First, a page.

SUNDAY, JULY 28, I A rden Bybees to Celebrate 50th Anniversary Aug. 3 A half century ago Huby Musgrave and Artlen Bybee went to the County Courthouse here to be married. Judge M.R. Lockhait looked out of lib second floor office at rides on a vacant lot across the street and suggested the young couple go ride the merry-go-round instead of becoming "Mr. and Mrs." They didn't take his advice. They were married Aug. 1.1924, and are preparing to celebrate their golden wedding anniversary. A party for them is being planned Aug. 3 from 2 to 8 p.m. at their home. 731 N. Eleventh. An invitation is being extended to relatives and friends to attend. Hosting the party will be the Eybees' son and daughter-in- law, Dale M. and Marlene Bybee. They will be here from Omaha, Neb., where Dale is assistant director of operations for the Union Pacific Railroad. Assisting with the party will be another son and daughter-in- law, Mr. and Mrs. Duane A. to Have Event Aug. 3 to the in back worse they his grandparents' farm in Logan, Utah, to James and Annie Ken- Bailey. She lived her early life on a farm in Arbon Valley. She later attended schools in Pocatello, completing a stenographic course at the Idaho Technical I n s t i t u t e . Before her marriage, she was employed by the Idaho Power Co. and Pocatello Title and Trust Co. In August, 1933, she went to work in the Bannock County Agricultural Office in the courthouse, retiring in 1967 after 33 years of service. Both are active in the LDS Church. Renberg was financial clerk in the Fifth Ward for liybee. They reside in Pocatello where he is general attorney for the Idaho-Utah Divission. Union Pacific Railroad. The Bybees have six grandchildren and one great- grandson, who was born July 24 and weighed 7' 2 pounds. The lloncv Serres As Substitute I 1 'or Siltedrs By TOM IHH1E AP Nl'wsfealurrs Writer D u r i n g my brief stay in a German prison camp during World. War II, there was precious little sugar with the meager rations. But to my surprise, the Germans occasionally lavished generous dollops of honey on the coarse black bread they doled out each day. This became more understandable after I recently thumbed through Hazel Berto's book, "Cooking With Honey." (Crown). According to Mrs. Berto, the honey bee has survived disasters, presumably including wars, famine and the inroads of civilization to continue supplying man with its nectar. One dish I like is chicken breasts basted with honey and Port wine. 4 chicken breasts, boned, skinned and split 1 cup honey 1 cup Port wine 1 tablespoon lemon juice Dash nutmeg Dash mace Salt and pepper to taste Season chicken with salt and pepper, place on broiler and cook until tender, or about 35 minutes. Turn and baste frequently with mixture of honey and the other ingredients. Serves 4-5. Good with a chilled rose wine. Duane Bybee children include Gail, who is majoring in art education at the University of U t a h ; twins, Jean, an oceanography major at Idaho State University, and Scott Arden, who recently joined the Navy. The Dale M. Bybee family includes Darryl. who is f i n i s h i n g Dental College at Creighton University with plans to enter the Army as a captain; Larry, who will be enrolled in the Creighton Dental College; and Mrs. Scott ( M a r i a n a ) llinckiey. mother of the Arden Bybees'' only great-grandchild. The Dale Bybee sons and daughter reside in Omaha. Three families from Utah are expected here also for the anniversary party. Among them will be Mrs. Bybee's sister, Mrs. Ameriam Skeen. Plain City. Bybee is a retired railroader who served as superintendent of the Union Pacific here and manager of the Quebec-North Shore and Labrador Railroad in Canada for 15 years. Not only are his two sons associated with the railroad, but his father-in- law was at one time a gang foreman for the B and B Railroad. Bybee was born eight miles north of Idaho Falls in the town of Elva, now called Ucon. His parents were Walter Ray and Laura May Thompson Bybee. Mrs. Bybee was born in Menan. Her father. Dr. Charles T. Musgrave, an optometrist in Idaho Falls, was one of the most widely known Idaho Masons. The Bybees met in Idaho Falls. Wlien they decided to get married, Mrs. Bybee, then Ruby Musgrave, came by train to Pocatelio. Bybee was at that time a railroad trainman in Pocatello. They recall that their courthouse wedding was simple, and they didn't even have pictures taken. Since their marriage, the Bybees have lived in Pocatello, Idaho Falls, Las Vegas and Canada. Bybee began work with the railroad in 1922 with the Bridge and Building Department of the Railroad. After filling the superintednet job here for six years, he took a leave to go to Quebec, where he was manager of the QNS and L Railroad. He had to direct construction of the railroad, which extended 360 miles from Sept-iles (Seven Islands) to the North. The Bybees were landed emigrants in Quebec. He ended his 46-year career with the railroad April 4, 1968, and then returned to Pocatello to spend his retirement years. The Bybees have been doing some traveling to Hawaii, Portland, Las Vegas and back to Canada. For the 3,000 mile Mr. and Mrs. Arden Bybee (Wed in 1924 in Pocatello) trip to Quebec, they take the fishing. He also likes pheasant plane rather than the train, hunting. They share an interest in Bybee is a Mason and Shriner fishing. In fact, Bybee said his and is affiliated with Nampa wife is the pool champion Lodge 29. Mrs. Bybee is a fisherman of Quebec. He enjoys member of Ruth Chapter 3, returning toj^anada for salmon OES. ^----------------^-- MEL MORGAN SAYS: IT'S IMPORTANT TO BUY A DIAMOND FROM HIM, BUT IT'S MORE IMPORTANT TO VOTE IN THE PRIMARY ELECTION AUGUST 6th. NATE^IORGAM (-detwle't}--- v The Dinmontf Store of Pocalelln 125 5. MAIN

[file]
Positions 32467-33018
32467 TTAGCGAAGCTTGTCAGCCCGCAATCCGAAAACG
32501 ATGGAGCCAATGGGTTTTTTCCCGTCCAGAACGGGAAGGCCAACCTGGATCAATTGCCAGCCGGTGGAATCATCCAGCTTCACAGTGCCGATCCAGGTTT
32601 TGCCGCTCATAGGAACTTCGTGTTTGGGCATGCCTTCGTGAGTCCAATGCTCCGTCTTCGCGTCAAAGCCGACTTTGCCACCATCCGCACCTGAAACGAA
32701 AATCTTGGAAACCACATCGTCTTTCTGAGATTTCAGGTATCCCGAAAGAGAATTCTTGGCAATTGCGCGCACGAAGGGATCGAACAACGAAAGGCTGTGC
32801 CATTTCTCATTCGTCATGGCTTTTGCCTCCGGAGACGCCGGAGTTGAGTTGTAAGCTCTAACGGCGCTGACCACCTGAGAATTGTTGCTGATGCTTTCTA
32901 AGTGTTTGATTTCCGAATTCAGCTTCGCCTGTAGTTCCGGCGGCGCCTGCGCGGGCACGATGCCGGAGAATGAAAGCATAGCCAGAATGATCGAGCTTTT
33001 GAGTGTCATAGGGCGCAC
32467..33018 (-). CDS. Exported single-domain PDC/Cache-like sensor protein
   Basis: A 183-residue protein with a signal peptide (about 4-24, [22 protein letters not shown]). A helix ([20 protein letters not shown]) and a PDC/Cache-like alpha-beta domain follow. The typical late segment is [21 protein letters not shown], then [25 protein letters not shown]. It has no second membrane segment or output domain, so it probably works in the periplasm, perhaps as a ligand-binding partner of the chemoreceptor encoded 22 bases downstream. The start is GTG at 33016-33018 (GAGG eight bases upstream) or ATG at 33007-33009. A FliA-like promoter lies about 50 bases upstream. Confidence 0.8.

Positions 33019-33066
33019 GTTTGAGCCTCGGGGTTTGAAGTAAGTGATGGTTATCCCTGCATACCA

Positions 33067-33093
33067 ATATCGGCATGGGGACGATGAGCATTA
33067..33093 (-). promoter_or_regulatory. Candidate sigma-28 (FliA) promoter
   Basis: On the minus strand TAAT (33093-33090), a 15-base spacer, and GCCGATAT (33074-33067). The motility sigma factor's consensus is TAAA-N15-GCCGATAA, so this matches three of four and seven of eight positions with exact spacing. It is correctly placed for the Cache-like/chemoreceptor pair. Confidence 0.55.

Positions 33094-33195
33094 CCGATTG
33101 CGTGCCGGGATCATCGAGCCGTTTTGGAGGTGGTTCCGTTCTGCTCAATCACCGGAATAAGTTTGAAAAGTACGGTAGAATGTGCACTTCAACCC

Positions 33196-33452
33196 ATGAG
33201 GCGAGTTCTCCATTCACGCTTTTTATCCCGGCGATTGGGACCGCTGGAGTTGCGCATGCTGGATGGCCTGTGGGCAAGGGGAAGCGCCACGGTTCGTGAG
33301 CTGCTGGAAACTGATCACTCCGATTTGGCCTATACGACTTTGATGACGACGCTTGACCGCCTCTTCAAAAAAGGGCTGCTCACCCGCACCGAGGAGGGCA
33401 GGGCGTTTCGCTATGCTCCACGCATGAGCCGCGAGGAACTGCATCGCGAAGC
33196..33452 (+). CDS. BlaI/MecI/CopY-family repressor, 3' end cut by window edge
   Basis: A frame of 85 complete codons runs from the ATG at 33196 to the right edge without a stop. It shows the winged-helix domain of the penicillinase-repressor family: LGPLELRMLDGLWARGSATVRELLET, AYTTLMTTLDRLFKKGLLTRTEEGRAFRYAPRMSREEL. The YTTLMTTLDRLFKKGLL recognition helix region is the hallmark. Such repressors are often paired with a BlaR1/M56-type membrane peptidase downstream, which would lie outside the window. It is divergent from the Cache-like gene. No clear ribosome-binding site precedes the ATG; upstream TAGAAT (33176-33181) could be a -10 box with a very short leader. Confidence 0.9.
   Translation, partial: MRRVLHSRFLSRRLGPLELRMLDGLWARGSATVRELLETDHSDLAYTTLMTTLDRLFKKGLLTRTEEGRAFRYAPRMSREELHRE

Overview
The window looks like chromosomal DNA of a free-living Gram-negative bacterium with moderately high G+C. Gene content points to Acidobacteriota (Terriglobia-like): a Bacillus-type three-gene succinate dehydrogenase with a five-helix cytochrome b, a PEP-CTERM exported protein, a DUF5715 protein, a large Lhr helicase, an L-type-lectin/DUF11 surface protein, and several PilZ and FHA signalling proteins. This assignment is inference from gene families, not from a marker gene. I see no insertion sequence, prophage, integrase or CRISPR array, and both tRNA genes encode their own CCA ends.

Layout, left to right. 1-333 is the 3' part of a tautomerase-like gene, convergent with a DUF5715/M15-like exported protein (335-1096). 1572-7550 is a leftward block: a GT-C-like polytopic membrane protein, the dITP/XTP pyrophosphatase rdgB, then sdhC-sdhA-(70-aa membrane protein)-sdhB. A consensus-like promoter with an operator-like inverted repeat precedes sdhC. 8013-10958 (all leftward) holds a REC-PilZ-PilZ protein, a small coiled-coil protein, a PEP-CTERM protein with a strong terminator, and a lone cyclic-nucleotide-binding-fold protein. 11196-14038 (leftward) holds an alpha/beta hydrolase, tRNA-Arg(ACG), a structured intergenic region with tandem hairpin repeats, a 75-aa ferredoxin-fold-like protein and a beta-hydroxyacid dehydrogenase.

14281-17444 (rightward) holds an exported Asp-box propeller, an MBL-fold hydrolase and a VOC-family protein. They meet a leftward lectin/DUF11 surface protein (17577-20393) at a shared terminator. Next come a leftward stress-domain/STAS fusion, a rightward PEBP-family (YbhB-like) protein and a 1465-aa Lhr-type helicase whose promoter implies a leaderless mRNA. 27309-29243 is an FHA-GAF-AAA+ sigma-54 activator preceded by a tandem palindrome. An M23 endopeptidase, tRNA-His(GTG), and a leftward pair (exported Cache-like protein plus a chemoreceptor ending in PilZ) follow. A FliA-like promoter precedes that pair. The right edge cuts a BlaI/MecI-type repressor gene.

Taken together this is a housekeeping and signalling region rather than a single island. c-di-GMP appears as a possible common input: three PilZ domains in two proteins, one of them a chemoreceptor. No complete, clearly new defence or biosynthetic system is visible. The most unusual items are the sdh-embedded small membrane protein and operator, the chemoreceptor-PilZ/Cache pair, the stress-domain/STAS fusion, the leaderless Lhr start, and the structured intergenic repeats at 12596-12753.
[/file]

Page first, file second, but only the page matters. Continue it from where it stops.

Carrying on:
Clipped from
  1. Idaho State Journal,
  2. 28 Jul 1974, Sun,
  3. Page 21